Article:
Is being in a campaign never having to say you’re sorry?
Last Tuesday Rep. Justin Amash won his Republican Primary for Michigan’s 3rd Congressional District. Amash won taking 57.4% of the vote from his challenger Brian Ellis, who took 42.6% respectively. But Amash’s win is not the story here. It’s the comments he made after the results came in.
After Amash’s primary victory, he made it clear that Ellis owed his family and the community an apology for the comments he made during the race. In a post-speech interview to a local Fox affiliate, Abash continued by saying, “I’m an Arab-American, and he has the audacity to say I’m Al Qaeda’s best friend in Congress. That’s pretty disgusting.” The comments that Amash is referring to were made in a campaign ad that Ellis’ campaign endorsed questioning Amash’s loyalty to the US and the military.
Amash’s comments were alarming because after a primary election, for most politicians, everything is forgotten. Even the nastiest of primaries ends with concession speeches talking about “hard fought races” and “worthy opponents.” Amash airing his grievances is definitely out of the norm. This does however breed an interesting question.
Should primary challengers be held accountable for things said during a political campaign?
Of course the answer is yes. But this is politics. Nothing is ever that clear cut.
In the past there was always an unwritten rule of letting bygones-be-bygones when it came to statements said in a primary election. After all, the party always came first. Not individual candidates. So when a primary was over, both men would shake hands and focus on trying to give their party the best chance at winning the general election. Which usually meant burying the hatchet.
But elections are changing.
More and more voters are starting to look at themselves as independents. In other words, party identification – people who consider themselves either to be a Democrat or Republican – is starting to weaken. In turn elections are becoming less about political parties and more about candidates. When that starts to happen, forgiving a primary opponent’s statements for the betterment of the party becomes less of an issue.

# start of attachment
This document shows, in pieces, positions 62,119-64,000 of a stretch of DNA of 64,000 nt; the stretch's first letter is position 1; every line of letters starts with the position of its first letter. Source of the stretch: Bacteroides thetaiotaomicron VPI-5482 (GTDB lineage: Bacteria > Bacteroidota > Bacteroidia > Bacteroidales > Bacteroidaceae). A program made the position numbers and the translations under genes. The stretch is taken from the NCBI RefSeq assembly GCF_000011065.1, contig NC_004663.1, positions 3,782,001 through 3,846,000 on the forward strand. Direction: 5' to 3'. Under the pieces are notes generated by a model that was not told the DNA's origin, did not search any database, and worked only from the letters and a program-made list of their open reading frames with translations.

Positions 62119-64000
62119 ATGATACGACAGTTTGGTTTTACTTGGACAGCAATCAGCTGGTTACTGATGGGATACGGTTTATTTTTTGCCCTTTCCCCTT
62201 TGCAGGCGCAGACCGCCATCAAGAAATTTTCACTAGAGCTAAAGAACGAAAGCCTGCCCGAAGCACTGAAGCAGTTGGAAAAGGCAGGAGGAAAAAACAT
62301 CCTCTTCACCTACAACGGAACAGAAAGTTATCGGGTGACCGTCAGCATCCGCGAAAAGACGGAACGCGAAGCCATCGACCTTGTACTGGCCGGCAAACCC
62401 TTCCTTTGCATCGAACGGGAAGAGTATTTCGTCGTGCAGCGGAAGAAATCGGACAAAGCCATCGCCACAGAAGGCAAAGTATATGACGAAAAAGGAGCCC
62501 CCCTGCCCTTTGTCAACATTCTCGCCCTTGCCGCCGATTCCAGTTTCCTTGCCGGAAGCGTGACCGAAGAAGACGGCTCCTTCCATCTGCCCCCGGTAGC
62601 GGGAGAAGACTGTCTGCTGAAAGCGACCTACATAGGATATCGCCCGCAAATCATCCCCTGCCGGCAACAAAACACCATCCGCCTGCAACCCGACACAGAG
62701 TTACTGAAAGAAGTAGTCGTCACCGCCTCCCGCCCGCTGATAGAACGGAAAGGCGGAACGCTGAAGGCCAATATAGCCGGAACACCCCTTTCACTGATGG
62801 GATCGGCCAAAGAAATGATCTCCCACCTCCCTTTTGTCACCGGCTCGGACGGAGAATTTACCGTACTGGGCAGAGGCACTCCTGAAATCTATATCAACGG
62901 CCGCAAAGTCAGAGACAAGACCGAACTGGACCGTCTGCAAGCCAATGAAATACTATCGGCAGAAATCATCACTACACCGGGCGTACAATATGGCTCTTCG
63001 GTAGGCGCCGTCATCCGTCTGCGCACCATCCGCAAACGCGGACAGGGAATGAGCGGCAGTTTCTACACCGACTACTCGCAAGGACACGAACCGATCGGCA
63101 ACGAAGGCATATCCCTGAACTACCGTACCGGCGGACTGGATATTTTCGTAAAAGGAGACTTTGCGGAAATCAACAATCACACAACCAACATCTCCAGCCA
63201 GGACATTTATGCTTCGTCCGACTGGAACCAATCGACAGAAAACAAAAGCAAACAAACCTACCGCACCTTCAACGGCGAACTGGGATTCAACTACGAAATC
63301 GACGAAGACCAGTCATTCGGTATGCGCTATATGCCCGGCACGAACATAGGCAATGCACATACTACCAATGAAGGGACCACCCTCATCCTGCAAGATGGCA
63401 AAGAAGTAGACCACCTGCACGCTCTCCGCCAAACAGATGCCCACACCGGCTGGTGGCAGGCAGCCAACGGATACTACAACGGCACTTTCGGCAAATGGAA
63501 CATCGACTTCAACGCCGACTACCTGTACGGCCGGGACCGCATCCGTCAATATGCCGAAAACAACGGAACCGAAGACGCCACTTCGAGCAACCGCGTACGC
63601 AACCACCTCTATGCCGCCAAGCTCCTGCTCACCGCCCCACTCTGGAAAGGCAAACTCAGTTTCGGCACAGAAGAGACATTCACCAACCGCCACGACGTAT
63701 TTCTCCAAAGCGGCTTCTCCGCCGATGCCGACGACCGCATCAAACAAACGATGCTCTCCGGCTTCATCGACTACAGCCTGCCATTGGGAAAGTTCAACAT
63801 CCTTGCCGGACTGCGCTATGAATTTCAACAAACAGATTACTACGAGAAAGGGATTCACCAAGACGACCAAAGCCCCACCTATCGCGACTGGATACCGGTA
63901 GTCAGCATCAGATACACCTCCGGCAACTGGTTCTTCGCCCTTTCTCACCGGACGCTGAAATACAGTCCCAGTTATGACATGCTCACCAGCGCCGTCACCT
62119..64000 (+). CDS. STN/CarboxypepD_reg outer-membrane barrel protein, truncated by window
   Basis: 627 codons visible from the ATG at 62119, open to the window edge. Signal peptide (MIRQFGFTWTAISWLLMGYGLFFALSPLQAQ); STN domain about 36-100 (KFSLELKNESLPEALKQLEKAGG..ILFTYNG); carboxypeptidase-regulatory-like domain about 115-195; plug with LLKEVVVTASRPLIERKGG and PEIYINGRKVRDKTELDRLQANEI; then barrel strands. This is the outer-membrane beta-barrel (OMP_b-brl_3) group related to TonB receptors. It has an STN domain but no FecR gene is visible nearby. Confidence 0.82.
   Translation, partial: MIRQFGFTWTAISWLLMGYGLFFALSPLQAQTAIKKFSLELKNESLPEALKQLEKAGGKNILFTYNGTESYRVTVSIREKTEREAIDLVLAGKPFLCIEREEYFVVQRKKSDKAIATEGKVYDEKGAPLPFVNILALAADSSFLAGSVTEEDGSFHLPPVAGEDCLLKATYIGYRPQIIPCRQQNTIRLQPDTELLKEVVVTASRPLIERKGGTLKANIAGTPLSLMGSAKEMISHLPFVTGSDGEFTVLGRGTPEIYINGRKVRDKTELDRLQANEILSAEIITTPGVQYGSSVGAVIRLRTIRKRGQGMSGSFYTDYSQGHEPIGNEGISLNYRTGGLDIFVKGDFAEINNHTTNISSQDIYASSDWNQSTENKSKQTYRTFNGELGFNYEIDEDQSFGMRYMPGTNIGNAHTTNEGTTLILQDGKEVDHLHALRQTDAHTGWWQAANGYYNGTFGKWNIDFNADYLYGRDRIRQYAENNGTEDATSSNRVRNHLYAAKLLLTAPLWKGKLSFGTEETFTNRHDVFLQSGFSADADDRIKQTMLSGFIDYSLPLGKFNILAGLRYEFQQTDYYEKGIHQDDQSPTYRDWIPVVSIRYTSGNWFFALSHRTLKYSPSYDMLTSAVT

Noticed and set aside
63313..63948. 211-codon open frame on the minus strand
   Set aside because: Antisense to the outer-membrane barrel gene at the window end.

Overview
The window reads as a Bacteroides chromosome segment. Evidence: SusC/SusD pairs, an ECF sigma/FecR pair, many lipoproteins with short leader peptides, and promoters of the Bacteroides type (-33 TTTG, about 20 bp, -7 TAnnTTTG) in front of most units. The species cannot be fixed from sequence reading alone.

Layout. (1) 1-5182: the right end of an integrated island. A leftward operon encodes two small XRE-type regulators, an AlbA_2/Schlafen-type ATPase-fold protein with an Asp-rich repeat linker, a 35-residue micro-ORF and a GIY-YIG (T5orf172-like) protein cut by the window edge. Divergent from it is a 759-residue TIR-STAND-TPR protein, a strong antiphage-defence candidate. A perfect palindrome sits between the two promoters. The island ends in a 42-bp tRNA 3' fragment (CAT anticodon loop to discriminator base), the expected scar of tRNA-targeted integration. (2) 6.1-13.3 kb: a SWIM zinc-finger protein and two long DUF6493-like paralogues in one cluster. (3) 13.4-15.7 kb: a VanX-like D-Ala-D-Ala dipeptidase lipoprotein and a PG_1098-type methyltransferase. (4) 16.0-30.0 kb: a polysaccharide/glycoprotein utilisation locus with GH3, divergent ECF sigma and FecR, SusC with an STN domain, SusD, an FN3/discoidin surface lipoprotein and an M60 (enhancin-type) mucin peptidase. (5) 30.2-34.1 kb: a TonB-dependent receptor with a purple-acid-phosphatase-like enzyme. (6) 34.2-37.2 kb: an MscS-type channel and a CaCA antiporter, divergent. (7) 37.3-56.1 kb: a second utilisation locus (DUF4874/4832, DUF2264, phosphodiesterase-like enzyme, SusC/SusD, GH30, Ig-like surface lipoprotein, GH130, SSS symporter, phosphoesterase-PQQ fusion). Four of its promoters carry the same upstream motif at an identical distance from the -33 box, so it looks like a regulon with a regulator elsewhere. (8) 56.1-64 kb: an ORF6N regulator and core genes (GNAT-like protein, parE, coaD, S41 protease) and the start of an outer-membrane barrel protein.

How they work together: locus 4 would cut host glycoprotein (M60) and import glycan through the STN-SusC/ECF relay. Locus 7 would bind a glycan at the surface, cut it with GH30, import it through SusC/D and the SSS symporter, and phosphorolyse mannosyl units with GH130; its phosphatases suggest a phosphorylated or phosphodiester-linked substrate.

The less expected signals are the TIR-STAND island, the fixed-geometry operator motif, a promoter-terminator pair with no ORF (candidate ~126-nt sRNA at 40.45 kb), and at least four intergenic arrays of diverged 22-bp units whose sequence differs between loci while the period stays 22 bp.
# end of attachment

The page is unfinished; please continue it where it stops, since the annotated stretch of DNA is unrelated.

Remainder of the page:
You can actually start to see it in other primary races as well.
In Mississippi’s Senate Republican Primary, State Sen. Chris McDaniel and longtime incumbent Sen. Thad Cochran had, what can only be described, as a long and nasty campaign. Nothing signified this race more than an attack ad from Cochran accusing McDaniel’s of being involved with videotaping Cochran’s wife – who has suffered dementia for the past 14 years – in her nursing home bed for a political blogger.
And it gets worse.
After the runoff election, which Cochran won handily, McDaniel is refusing to concede stating that Cochran’s victory was due to Democrat voters illegally casting votes for his opponent. When discussed with Mississippi GOP leaders, they refused to recognize McDaniel’s claim to the seat and now will have to be settled in court.
As said before, in the past political parties possessed enough power to make even the most contentious of primary challengers play nice after their race ended. With party identification dropping among the public, two primary opponents burying the hatchet might just be a thing in the past.
As elections go forward, don’t be surprised when you start to seeing instances like Amash’s comments or the McDaniel/Cochran dispute. These cases might now be political outliers, but they are rapidly becoming the norm.
(Photo Credit: Associated Press)